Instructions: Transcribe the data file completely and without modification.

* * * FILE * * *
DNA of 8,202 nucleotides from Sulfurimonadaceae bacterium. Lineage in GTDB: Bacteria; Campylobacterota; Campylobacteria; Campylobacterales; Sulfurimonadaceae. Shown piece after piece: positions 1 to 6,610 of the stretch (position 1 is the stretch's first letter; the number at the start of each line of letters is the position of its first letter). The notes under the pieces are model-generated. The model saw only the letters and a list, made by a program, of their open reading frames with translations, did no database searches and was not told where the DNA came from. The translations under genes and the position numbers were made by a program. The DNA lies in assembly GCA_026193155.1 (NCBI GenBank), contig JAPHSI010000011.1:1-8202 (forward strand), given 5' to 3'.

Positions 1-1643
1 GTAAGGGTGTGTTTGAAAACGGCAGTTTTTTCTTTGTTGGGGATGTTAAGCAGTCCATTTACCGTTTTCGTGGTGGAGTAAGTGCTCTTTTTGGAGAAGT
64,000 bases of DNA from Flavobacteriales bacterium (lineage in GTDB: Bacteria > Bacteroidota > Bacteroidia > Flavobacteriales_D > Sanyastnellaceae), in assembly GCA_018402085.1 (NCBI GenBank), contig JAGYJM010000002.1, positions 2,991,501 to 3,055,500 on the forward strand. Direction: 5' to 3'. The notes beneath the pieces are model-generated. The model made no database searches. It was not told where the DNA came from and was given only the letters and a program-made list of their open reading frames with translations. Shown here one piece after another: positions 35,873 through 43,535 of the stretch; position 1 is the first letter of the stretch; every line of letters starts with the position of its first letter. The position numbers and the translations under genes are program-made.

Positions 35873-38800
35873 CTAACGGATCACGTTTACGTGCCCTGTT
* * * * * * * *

DNA of 8,202 nucleotides from Sulfurimonadaceae bacterium. Lineage in GTDB: Bacteria; Campylobacterota; Campylobacteria; Campylobacterales; Sulfurimonadaceae. Shown piece after piece: positions 1 to 6,610 of the stretch (position 1 is the stretch's first letter; the number at the start of each line of letters is the position of its first letter). The notes under the pieces are model-generated. The model saw only the letters and a list, made by a program, of their open reading frames with translations, did no database searches and was not told where the DNA came from. The translations under genes and the position numbers were made by a program. The DNA lies in assembly GCA_026193155.1 (NCBI GenBank), contig JAPHSI010000011.1:1-8202 (forward strand), given 5' to 3'.

Positions 1-1643
1 GTAAGGGTGTGTTTGAAAACGGCAGTTTTTTCTTTGTTGGGGATGTTAAGCAGTCCATTTACCGTTTTCGTGGTGGAGTAAGTGCTCTTTTTGGAGAAGT
64,000 bases of DNA from Flavobacteriales bacterium (lineage in GTDB: Bacteria > Bacteroidota > Bacteroidia > Flavobacteriales_D > Sanyastnellaceae), in assembly GCA_018402085.1 (NCBI GenBank), contig JAGYJM010000002.1, positions 2,991,501 to 3,055,500 on the forward strand. Direction: 5' to 3'. The notes beneath the pieces are model-generated. The model made no database searches. It was not told where the DNA came from and was given only the letters and a program-made list of their open reading frames with translations. Shown here one piece after another: positions 35,873 through 43,535 of the stretch; position 1 is the first letter of the stretch; every line of letters starts with the position of its first letter. The position numbers and the translations under genes are program-made.

Positions 35873-38800
35873 CTAACGGATCACGTTTACGTGCCCTGTT